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Snowy Texas
truck
soopageek
esterday, the drive between Ft. Worth and Abilene, Texas was treacherous. There were high winds and precipitation with temperatures approaching freezing. The result was a mix of snow and freezing rain.



As most of you know, bridges freeze before roadways because the cold air can circulate on all sides of the pavement. In high wind, bridges are also the worst place for gusts because there are no hills, trees, or buildings blocking it. This combination of factors makes this particularly dangerous for big trucks, a 14 foot high "wall on wheels" so to speak. Yesterday on I-20, was like driving through a graveyard of trucks.

This Schneider truck lost it on the bridge you can see right behind him.



Later down the road, another truck was jack-knifed in the median, apparently after losing control coming across the bridge at the top of the hill.



If you look closely in the picture above you can see another trailer on the other side of the bridge at the top of the hill, sticking up in the air. Here's a better look. And if you look closely in THIS picture, you'll notice there's a third truck on the right side of the highway lying on it's side, obscured by the guard rail.



I'm not sure if they got tangled in each other on the bridge and both lost control or if they are independent accidents, but it was rather sobering to see three wrecked trucks at a single bridge. I was just thankful to get through my day without incident. The winter driving season is here!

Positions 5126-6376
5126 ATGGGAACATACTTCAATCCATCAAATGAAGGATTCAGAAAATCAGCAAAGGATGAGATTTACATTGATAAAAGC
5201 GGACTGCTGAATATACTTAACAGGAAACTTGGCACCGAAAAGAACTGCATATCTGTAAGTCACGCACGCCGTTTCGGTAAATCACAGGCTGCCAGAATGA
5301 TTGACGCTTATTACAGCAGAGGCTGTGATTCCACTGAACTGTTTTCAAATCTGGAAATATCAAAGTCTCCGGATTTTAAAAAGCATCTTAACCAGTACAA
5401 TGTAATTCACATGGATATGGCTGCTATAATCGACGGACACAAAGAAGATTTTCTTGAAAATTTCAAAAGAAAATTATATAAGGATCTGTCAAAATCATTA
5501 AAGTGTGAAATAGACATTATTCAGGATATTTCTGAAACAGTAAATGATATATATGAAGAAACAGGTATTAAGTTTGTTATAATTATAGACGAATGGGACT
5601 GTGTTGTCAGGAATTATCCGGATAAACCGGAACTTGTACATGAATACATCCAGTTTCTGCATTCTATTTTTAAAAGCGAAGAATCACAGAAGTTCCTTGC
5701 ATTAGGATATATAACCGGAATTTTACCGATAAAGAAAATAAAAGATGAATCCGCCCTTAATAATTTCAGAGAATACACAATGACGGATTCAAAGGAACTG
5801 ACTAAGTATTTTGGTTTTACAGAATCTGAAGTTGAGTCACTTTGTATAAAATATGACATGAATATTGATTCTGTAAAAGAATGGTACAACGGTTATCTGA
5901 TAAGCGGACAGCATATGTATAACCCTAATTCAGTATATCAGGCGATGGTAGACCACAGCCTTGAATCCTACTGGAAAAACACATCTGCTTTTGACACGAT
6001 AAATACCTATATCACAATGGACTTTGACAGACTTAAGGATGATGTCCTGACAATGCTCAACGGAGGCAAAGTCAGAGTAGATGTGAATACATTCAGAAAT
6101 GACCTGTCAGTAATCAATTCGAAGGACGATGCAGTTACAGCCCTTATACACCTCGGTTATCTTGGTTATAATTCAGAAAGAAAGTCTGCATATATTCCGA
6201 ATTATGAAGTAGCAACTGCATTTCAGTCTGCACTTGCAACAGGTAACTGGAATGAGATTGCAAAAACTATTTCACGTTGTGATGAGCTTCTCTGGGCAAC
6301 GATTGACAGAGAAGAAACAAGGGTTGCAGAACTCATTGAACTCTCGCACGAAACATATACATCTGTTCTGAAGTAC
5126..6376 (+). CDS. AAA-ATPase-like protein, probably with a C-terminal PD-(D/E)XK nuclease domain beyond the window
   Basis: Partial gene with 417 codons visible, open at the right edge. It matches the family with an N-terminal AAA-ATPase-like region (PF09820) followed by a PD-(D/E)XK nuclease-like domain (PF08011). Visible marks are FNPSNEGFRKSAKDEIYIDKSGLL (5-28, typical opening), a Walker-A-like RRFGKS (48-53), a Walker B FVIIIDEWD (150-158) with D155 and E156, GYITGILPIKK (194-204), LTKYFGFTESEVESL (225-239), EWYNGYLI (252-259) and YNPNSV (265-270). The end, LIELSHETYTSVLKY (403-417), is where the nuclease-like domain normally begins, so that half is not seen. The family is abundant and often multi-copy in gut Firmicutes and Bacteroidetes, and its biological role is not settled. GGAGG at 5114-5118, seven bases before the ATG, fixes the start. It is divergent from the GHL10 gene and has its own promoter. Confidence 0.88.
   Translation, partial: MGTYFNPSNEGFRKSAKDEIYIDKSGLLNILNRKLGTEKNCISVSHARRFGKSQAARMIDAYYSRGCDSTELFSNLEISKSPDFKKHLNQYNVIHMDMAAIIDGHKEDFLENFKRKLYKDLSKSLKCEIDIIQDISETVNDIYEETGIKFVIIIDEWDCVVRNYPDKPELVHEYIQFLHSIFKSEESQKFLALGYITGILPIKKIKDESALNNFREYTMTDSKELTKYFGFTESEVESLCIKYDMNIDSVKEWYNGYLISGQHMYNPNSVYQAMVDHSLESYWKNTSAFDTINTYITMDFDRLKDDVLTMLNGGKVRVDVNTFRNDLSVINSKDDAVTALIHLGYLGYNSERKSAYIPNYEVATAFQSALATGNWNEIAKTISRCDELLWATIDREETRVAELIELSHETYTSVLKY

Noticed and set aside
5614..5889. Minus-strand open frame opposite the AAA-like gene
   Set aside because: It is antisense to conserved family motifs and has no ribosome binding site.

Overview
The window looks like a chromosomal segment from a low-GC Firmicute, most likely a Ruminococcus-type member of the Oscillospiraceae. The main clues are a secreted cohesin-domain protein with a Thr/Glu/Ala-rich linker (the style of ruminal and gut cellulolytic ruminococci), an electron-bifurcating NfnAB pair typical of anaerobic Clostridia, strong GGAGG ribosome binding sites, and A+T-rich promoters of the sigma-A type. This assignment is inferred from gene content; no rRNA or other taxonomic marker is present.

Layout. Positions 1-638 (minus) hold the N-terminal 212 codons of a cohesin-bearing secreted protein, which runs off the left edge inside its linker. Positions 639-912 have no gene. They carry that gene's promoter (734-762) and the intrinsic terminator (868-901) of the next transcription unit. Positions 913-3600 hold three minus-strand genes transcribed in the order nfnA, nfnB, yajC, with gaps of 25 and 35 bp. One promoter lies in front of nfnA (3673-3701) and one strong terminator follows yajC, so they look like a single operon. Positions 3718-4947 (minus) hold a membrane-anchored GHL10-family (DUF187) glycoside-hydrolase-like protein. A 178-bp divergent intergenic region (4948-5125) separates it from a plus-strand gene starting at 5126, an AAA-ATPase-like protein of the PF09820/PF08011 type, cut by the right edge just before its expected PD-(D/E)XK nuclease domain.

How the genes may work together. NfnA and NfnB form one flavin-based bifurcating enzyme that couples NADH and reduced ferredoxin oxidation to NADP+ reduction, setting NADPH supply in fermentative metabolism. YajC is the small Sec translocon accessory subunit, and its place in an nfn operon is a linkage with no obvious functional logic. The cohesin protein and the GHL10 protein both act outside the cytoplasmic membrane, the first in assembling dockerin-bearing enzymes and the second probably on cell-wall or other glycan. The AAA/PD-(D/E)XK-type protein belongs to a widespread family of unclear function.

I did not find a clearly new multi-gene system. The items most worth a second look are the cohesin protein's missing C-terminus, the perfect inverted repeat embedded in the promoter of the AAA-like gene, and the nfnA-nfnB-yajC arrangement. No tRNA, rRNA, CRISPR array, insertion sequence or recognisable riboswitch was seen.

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Oh man, that would be scary as hell.

Once a couple of years ago, I drove eastward across Nebraska on I-80 right behind a huge snowstorm that had hit earlier in the day. The roads had been cleared by the time I was driving through there in the middle of the night and the snow had ceased falling.

It was a full moon, so it was relatively "bright" to be night time, with all the snow reflection. Everywhere, in the medians and on the sides of the roads were the shapes of trucks and cars buried in the snow. Some of it was due to the snowplow I'm sure. But it was spooky.

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I'm sure she worries about me on the road, especially this time of year.

I wish someone would give me a free box of steaks. One of the truckstops used to give a free steak dinner when you got an oil change done in their shop, but this past time I did it I got a free thermos. I needed a thermos, so that was cool... but free steak is always nice.

thats some scarey shit man!

My little sister passed three trucks that were on their sides between Columbus and Bowling Green, Ohio. No good. Glad you're safe.

After my drive from Milwaukee to Chicago today in the Blizzard, I was so glad I wasn't driving 40 tons of truck.